--from a letter to Larry Callen, July, 14, 1958 (found in the collection of his early letter, “The Proud Highway: Saga of a Desperate Southern Gentleman)”
I took the advice of Thomson and as I ordered my words, the word “wanderlust” came first. It came in the early teens driven by hours and days and nights of vicarious experience; the freedom of adventure on adventure as we plunged into an endless stream of novels set off-island in every-which-where places. It’s a beautiful and wonderful word.
“Dépaysement” came years later. It carries that meaning of being somewhat lost, somewhat disoriented in a strange country and culture. It’s in the beauty of the word rather than any stirring of feeling. Let’s forget it’s a French word. There is a power of beauty in words!
What is the most ‘beautiful’ word in the English language? Is it “wanderlust” or “caramel” or “dépaysement"? “Caramel” it is; nothing on the World Wide Web comes close. It has a power of sound you can almost caress; a rich swirl of colour; a movement of associations.
It could be that the most beautiful word in the English language is actually a cluster of words. We think of ‘epiphany’ which is a gossamer uplook on a crystal, December morning; an eternal instant. Juxtapose this with ‘syzygy’ which is “the nearly straight-line configuration of three celestial bodies (as the sun, moon, and earth during a solar or lunar eclipse) in a gravitational system” Merriam-Webster) or expressed otherwise: Astronomy A conjunction or opposition, especially of the moon with the sun: ‘the planets were aligned in syzygy’ (Oxford dictionary). ‘Epiphany’, ‘wanderlust’, ‘syzygy’, ‘caramel’ do make a most unlikely quartet.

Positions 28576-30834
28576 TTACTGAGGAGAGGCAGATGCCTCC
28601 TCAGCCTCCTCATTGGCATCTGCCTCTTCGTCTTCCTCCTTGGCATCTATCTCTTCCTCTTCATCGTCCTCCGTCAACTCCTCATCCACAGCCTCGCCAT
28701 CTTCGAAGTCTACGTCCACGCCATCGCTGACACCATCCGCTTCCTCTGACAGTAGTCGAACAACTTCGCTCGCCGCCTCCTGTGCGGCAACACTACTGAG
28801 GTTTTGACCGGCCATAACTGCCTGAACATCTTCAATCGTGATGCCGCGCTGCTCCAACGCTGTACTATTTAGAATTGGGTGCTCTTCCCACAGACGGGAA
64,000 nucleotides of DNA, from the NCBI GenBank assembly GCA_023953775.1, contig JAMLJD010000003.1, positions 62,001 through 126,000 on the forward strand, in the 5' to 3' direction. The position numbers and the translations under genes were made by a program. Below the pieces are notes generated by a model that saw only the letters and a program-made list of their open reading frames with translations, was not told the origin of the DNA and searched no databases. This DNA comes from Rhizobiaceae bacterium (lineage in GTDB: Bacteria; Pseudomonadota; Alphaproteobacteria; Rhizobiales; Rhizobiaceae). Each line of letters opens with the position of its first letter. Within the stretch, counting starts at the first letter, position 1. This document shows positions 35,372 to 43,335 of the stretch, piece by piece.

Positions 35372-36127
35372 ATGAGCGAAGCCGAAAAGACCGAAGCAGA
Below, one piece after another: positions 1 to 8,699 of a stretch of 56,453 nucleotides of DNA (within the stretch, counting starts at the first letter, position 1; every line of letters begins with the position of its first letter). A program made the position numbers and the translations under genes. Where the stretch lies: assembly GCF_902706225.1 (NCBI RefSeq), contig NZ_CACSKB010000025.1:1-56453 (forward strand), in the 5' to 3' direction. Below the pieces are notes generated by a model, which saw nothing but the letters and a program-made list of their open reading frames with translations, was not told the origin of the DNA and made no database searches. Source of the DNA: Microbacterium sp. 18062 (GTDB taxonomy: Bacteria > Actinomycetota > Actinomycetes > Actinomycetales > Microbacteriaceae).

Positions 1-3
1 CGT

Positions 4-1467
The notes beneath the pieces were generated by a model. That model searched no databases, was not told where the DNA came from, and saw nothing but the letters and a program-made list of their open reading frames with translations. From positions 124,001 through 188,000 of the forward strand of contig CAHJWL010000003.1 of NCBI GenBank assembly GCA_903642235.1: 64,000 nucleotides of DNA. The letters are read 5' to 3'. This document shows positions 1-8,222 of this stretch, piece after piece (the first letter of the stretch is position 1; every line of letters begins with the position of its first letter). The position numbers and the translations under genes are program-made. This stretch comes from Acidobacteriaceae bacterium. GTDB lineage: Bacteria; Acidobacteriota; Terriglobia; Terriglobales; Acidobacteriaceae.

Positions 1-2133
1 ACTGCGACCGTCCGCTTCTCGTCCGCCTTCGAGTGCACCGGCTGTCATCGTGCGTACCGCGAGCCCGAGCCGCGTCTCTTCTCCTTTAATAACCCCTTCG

It’s time to temporarily ignore definitions and just find your own ‘most beautiful words’. Perhaps in 2016 you will also begin another journey of discovery, self-discovery, other discoveries starting with your own “most beautiful word(s).
Happy New Year!